IMF reaches Staff-Level Agreement on a $3bn, 3 years Extended Credit Facility with Ghana
Staff-Level Agreements on economic policies and reforms have been achieved between the government and the International Monetary Fund, and they will be supported by a new $3 billion, three-year Extended Credit Facility (ECF) arrangement.
The government’s robust reform program, which aimed to rebuild macroeconomic stability and debt sustainability while safeguarding the most vulnerable, maintaining financial stability, and laying the groundwork for a strong and inclusive recovery, was crucial in this decision, the fund said in a statement.
The staff-level agreement, however, is contingent on receiving the required finance assurances from Ghana’s partners and creditors as well as IMF Management and Executive Board approval.
The government has started a thorough debt operation, the statement continued, to help with the goal of restoring public debt sustainability. However, the Fund stated that before the proposed Fund-supported programme can be submitted to the IMF Executive Board for approval, substantial assurances and advancement on this front will be required.
“The Ghanaian authorities have committed to a wide-ranging economic reform program, which builds on the government’s Post-COVID-19 Programme for Economic Growth (PC-PEG) and tackles the deep challenges facing the country”, the statement pointed out.
“Key reforms aim to ensure the sustainability of public finances while protecting the vulnerable. The fiscal strategy relies on frontloaded measures to increase domestic resource mobilisation and streamline expenditure. In addition, the authorities have committed to strengthening social safety nets, including reinforcing the existing targeted cash-transfer program for vulnerable households and improving the coverage and efficiency of social spending”, it explained.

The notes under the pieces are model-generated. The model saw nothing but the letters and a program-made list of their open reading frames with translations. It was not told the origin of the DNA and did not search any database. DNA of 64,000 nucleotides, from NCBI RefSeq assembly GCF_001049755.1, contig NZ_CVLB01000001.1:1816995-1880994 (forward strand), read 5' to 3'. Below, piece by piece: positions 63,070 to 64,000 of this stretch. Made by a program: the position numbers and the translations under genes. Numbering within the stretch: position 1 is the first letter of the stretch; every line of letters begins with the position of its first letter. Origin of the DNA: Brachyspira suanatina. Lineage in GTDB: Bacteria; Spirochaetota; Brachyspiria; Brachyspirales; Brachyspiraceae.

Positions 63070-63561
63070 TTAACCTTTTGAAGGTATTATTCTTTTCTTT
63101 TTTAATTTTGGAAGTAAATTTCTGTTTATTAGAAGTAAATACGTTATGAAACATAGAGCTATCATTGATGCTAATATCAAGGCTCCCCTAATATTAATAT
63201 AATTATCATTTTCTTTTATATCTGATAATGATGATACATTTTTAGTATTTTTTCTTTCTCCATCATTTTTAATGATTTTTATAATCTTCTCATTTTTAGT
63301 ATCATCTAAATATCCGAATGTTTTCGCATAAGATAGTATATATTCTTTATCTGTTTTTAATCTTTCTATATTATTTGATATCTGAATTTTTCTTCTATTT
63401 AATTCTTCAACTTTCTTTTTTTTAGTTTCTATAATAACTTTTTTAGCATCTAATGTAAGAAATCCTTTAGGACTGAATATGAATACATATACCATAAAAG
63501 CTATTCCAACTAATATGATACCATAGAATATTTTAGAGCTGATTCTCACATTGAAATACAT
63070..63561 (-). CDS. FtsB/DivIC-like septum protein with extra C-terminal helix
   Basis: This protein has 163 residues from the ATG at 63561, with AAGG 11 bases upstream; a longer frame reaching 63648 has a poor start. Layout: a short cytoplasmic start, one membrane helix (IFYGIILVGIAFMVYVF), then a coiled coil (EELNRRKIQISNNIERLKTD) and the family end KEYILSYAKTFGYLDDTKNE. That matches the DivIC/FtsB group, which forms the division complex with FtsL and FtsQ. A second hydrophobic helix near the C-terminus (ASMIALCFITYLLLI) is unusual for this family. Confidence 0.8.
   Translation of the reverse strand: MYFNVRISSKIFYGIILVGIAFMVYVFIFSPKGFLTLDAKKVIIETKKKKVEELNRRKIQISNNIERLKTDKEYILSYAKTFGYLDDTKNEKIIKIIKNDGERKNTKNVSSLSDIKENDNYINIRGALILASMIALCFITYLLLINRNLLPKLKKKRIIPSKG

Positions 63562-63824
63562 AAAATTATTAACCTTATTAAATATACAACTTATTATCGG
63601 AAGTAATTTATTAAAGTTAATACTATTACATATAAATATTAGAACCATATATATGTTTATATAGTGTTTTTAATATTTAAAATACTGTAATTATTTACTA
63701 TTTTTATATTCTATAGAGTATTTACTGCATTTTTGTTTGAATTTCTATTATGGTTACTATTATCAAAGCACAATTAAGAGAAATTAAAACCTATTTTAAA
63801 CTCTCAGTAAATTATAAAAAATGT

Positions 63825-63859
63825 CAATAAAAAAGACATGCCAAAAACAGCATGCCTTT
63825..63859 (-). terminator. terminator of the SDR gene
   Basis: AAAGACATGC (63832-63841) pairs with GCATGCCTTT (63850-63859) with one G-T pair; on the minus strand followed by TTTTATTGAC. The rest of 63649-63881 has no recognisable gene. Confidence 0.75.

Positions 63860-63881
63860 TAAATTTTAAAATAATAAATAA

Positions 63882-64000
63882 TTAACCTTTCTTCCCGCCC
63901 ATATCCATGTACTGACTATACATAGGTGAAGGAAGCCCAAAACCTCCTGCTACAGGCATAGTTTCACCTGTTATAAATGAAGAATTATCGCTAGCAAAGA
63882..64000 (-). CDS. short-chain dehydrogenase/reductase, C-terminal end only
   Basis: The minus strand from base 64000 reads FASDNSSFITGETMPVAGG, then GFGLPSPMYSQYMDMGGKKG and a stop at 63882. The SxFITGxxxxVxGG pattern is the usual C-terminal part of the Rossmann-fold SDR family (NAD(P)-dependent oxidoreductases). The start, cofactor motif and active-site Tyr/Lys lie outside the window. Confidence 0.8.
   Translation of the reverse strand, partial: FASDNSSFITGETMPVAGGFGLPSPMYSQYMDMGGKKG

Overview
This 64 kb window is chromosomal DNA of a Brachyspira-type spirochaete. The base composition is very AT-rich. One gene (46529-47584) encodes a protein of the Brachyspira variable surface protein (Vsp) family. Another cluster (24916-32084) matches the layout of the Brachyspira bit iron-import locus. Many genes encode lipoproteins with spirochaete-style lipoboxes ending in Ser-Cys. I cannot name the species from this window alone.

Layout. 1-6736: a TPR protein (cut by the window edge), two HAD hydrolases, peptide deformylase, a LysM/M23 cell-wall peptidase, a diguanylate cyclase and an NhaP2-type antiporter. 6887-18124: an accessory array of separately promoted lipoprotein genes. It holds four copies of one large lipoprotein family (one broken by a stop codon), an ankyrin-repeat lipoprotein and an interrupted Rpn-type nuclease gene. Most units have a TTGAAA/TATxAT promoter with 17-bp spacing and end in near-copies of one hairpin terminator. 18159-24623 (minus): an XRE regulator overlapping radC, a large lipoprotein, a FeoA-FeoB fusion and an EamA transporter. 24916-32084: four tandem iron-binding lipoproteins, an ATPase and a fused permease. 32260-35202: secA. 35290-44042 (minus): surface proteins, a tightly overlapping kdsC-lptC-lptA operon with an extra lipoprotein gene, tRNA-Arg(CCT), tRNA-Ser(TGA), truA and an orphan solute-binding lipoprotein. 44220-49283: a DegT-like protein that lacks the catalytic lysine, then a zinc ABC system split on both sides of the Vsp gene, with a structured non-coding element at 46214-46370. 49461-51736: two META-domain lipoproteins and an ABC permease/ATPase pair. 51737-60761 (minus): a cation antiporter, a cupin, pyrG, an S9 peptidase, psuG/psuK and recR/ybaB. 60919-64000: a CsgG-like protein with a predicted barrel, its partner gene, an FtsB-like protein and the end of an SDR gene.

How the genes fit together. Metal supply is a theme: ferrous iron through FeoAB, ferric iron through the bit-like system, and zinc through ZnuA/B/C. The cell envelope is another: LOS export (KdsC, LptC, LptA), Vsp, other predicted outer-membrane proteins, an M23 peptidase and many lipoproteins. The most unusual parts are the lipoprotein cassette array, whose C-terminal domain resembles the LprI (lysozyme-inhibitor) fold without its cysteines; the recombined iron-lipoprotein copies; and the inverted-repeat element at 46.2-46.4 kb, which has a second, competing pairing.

According to the statement, structural measures will be implemented to support the fiscal policy and guarantee a lasting consolidation. These include moving forward with reforms to improve tax compliance and creating a medium-term plan to bring in more money.
It was mentioned that the structural changes would help make room for policies that would promote growth and social expenditure. The authorities are also committed to further bolstering governance and accountability, so efforts will also be made to strengthen public expenditure commitment controls, improve fiscal transparency (including the reporting and monitoring of arrears), improve the management of public enterprises, and address structural challenges in the energy and cocoa sectors.
Continuing, the Fund said “reducing inflation, enhancing resilience to external shocks, and improving market confidence are also important program priorities. Accordingly, the Bank of Ghana will continue to strengthen its monetary policy framework and promote exchange rate flexibility to rebuild external buffers. As part of the authorities’ debt strategy, a domestic debt exchange has been launched. The authorities are committed to taking the necessary mitigation measures to ensure financial sector stability is preserved”.
The Vice President, Dr. Bawumia, the Finance Minister, Ken Ofori-Atta, the Governor of the Bank of Ghana, Dr. Ernest Addison, and his teams, as well as representatives from several government ministries, met with the IMF employees.
The group included other parties.
The mission team finished by thanking the government, the Finance Committee of the Parliament, as well as members of the corporate sector, labour unions, and civil society, for their forthcoming and helpful engagement over the previous few months.
Source: Joy Business